Radu Lupu Live, Volume 2

Radu Lupu Live Vol.2
5 of 5 stars

Mozart
Piano Sonata No. 8 in A minor, K310
Piano Sonata No. 16 in C major, K545
Schubert
Piano Sonata No. 18 in G major, D894
Haydn
Andante & Variations in F minor, Hob.XVII:6 (Sonata – un piccolo divertimento)
Piano Sonata No. 50 in D major, Hob.XVI:37
Bartók
Out of Doors, Sz. 81, BB89
Schubert
Piano Sonata No. 21 in B flat major, D960
Moments Musicaux, D780: No. 3 in F minor
Two Scherzi, D593

Radu Lupu

Recorded at the Aldeburgh Festival, Maltings Concert Hall, June 7, 1970 and June 24, 1971 and the Queen Elizabeth Hall, London, October 17, 1971


Reviewed by: Rob Pennock

Reviewed: January 2024
CD No: Doremi: 2 CDs download and stream: DHR-82156
Duration: 158 minutes

 

 

In 1969 the 23 year old Romanian, Radu Lupu won the Leeds International Piano Competition and went on to become one of the twentieth century’s greatest pianists, whose recorded legacy was, alas, rather meagre (although the Lupu devotee, Ates Tanin has quite a few privately taped performances),  so live recordings such as this are especially valuable. The composers are taken in alphabetical order.  

The opening piece of Bartok’s Out of Doors, With Trumpets & Drums, is marked Pesante, which Lupu interprets as extremely violent. He powers his way through The Chase and yet at a slow tempo the range of instrumental colour and exquisitely soft chimes in The Night’s Music are virtually unparalleled.  

At a leisurely tempo his phrasing of the theme in the Haydn’s Variation is decidedly romantic, the finger-work crystalline, he makes discrete use of the sustaining pedal and you can say much the same of the Sonata, where the Largo e sostenuto is particularly beautiful. What may be more problematic for modern listeners is his failure to observe most of the repeats.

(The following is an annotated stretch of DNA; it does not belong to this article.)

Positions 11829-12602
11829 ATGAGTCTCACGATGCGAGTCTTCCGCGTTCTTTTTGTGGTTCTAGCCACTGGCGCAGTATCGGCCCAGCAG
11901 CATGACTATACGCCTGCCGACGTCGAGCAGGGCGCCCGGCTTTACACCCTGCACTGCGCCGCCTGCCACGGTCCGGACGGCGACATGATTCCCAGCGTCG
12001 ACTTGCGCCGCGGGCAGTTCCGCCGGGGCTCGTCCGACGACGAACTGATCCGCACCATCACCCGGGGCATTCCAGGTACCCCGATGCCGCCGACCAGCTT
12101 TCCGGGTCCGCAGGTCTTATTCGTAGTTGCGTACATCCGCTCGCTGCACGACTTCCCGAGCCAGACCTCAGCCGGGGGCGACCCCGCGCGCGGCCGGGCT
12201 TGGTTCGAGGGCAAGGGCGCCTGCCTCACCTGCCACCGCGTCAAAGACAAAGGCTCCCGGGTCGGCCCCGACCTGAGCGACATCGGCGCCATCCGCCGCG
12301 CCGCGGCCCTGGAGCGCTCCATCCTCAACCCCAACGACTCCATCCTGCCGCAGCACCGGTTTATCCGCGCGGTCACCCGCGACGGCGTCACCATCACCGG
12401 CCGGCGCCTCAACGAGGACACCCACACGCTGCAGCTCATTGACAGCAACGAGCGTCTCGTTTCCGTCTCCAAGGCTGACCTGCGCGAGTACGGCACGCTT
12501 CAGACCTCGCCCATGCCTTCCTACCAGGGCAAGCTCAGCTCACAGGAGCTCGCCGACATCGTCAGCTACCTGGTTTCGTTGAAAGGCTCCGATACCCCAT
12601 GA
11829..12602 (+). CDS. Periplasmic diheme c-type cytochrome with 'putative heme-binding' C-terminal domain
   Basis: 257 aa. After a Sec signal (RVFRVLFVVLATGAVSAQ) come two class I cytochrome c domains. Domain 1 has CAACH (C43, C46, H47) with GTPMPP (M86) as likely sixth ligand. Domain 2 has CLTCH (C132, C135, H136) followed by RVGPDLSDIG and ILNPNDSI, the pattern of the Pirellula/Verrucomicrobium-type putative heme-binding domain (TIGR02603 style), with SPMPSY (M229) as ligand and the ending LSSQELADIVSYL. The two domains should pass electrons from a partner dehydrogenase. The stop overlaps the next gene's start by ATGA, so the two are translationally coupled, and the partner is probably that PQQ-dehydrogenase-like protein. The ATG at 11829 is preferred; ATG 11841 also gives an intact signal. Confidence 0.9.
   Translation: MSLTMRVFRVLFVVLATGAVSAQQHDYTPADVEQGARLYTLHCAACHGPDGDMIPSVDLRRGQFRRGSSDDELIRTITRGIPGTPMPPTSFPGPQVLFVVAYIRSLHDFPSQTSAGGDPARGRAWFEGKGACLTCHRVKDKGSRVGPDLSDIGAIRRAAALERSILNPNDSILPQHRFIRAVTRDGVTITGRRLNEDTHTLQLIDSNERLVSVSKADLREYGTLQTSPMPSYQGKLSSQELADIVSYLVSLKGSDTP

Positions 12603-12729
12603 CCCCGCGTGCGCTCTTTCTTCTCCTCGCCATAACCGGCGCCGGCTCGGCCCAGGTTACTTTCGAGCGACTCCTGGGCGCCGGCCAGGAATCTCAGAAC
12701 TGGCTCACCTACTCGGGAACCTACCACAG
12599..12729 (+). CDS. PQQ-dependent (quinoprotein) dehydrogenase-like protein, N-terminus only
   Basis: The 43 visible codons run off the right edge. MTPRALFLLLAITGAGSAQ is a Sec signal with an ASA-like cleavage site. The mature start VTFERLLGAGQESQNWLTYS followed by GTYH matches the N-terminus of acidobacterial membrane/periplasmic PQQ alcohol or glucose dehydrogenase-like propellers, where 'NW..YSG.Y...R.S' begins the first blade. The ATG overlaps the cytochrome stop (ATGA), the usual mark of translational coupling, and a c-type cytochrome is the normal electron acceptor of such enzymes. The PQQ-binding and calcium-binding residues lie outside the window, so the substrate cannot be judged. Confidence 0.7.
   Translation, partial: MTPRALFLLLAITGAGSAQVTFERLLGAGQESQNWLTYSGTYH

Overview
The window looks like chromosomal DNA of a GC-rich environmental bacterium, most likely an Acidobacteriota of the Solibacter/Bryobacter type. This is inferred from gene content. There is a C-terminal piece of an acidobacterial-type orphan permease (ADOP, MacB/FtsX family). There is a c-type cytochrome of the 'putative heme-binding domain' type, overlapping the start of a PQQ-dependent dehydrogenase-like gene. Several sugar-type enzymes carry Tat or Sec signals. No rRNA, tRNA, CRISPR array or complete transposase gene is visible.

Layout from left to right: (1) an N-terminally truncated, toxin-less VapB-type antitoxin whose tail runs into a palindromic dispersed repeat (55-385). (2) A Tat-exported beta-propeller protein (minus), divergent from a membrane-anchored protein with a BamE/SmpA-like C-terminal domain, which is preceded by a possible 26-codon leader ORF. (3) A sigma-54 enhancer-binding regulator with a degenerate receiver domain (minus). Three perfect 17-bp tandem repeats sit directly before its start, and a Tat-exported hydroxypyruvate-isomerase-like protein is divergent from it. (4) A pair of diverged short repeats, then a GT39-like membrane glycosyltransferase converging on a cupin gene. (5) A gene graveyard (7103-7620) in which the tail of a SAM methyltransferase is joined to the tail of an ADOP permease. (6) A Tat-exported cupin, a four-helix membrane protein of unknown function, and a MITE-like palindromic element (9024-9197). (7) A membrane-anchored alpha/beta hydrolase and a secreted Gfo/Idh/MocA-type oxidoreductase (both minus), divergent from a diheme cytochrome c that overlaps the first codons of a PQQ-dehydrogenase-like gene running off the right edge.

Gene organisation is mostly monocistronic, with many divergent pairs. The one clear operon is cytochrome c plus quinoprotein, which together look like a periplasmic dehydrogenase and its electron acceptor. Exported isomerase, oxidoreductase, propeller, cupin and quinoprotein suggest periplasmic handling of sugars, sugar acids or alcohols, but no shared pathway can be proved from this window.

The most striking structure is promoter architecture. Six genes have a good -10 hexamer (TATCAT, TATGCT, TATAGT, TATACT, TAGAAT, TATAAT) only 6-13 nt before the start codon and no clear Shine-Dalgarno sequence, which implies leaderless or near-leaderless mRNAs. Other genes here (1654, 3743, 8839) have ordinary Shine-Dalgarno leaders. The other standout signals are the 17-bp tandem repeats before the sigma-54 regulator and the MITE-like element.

His tempi in the two Mozart Sonatas – with repeats – where K.310s opening Allegro maestoso becomes con molto, the finale is much slower than the marked Presto and his tempi in the Andantes are different for purely expressive reasons, indicate that thankfully he was trained in pre-HIPP days. Indeed it is difficult to imagine anything more perfect than his playing of those slow movements. 

With Schubert’s D.894, everyone thinks of Richter, whose massively slow performances of the first movement remain one of the wonders of the pianistic world, but Lupu, at almost eighteen and a half minutes weaves a magic spell of incredibly beautiful tone, aided by superb use of the pedals and subtle dynamic and tempo variation. The Andante and Menuetto are leisurely and conversational in tone, but the tempo variation in the latter is wonderfully old-world, as is the gorgeously phrased Trio and he is no hurry in the Allegretto finale, which sounds improvisatory.

Despite being slower, Lupu sounds more impetuous and contemplative in the first movement of D.960 with the repeat than on his recording and then there is the Andante sostenuto, where at a very slow tempo Lupu creates a profoundly beautiful, deeply felt reverie. He then dances delightfully at speed through the Scherzo and finale. The encore is a stately, but smiling account of the F minor Moments musicaux and the Scherzi are equally delightful.

The bang on pitch sound is excellent, without any distortion. In an ideal world the pianos would have a richer tone and while Doremi might want to produce exact copies of the concerts, it took me about half-an-hour to remove most of the intrusive coughing in the slow movement of D.960 using industry standard software and I would strongly recommend they do this in future.     

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